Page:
Crucially Wall Street Forensics alleges the company was aware Apple would not be using sapphire displays when it conducted a conference call with financial analysts on August 5, but that it said nothing (Reuters has also explained GTAT’s subsequent silence regarding the dispute, given that GTAT’s agreement with Apple includes a $50 million fine for each breach of confidentiality).

Under the original agreement, GTAT was scheduled to receive $578 million from Apple through four pre-payments, enabling it to build the sapphire plant in Mesa, Arizona. This was the brainchild of Apple’s CEO Tim Cook, who has been keen to relocate some of the group’s production back to the US from China. Apple paid GTAT the first three payments but the fourth $139 million instalment was delayed after the company reportedly failed to meet technical thresholds. This delay may have tipped it over the edge.

GTAT lawyers have argued that Apple’s supplier agreement was “oppressive and burdensome” and the Financial Times says the company has asked the court to release unredacted details of its situation in the interests of “credit, equity holders and other stakeholders”.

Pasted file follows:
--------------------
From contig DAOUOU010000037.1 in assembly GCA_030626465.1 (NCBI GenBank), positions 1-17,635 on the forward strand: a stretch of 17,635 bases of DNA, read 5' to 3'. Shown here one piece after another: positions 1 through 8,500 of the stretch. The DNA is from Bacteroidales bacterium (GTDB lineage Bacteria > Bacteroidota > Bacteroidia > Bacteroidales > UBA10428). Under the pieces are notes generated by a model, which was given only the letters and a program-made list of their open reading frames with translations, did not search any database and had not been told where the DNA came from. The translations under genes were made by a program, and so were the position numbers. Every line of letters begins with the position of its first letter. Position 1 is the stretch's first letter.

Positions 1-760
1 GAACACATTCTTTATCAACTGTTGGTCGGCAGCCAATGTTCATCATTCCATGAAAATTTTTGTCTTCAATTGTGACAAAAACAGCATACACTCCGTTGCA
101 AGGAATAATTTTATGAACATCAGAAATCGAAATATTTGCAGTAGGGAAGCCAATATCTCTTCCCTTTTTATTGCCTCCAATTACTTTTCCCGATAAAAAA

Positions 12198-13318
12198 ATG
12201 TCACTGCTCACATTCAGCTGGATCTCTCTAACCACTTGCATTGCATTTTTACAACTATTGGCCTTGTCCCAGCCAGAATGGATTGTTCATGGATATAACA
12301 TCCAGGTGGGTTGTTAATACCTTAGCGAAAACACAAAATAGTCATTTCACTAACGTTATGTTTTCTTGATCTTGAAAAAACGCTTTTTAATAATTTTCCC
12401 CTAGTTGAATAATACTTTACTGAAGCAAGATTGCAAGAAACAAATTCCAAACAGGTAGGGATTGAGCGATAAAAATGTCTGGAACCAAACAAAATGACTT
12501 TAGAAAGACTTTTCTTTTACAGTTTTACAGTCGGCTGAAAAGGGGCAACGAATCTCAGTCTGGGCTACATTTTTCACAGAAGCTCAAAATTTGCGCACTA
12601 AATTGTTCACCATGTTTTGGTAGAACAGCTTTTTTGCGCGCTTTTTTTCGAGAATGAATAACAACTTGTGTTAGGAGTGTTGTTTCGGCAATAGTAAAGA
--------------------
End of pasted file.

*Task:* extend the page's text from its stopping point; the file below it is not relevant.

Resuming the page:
A report in The Street suggests this will show that GTAT struggled to comply with Apple’s frequent changes of technical specifications.

The presiding judge, Henry Boroff, has also given Apple a week to come up with a list of the specific documents which it wishes to remain private. “I have documents stacked a foot high”, Bloomberg quoted him as saying. “It can’t be that all of it needs to be under seal.”

Many questions remain. Chief among them is what will happen to GTAT’s Arizona plant, where the company has already laid off more than 80% of the 1,089 staff. It was to have been the showcase for an industrial park in Mesa, a city hit hard when its home construction businesses were decimated by the financial crisis of 2007.

Local mayor Scott Smith may be ruing the day he celebrated bringing the plant to Mesa by laying red and green apples around its City Hall. But some analysts think Apple may still use the facility to produce sapphire for its forthcoming iWatch. One reason the watch may yet have a sapphire screen is that it is far less likely to be dropped than a phone. Perhaps that gives the Chinese producers new hope that their investment may not be entirely wasted. According to DigiTimes, global demand for sapphire in optical devices will rise from 12.44 million of two-inch equivalent ingots in 2014 to 26.2 million in 2015.

Most of this increase, it predicts, will come from the iWatch, which will account for 57.2% of total demand in 2015.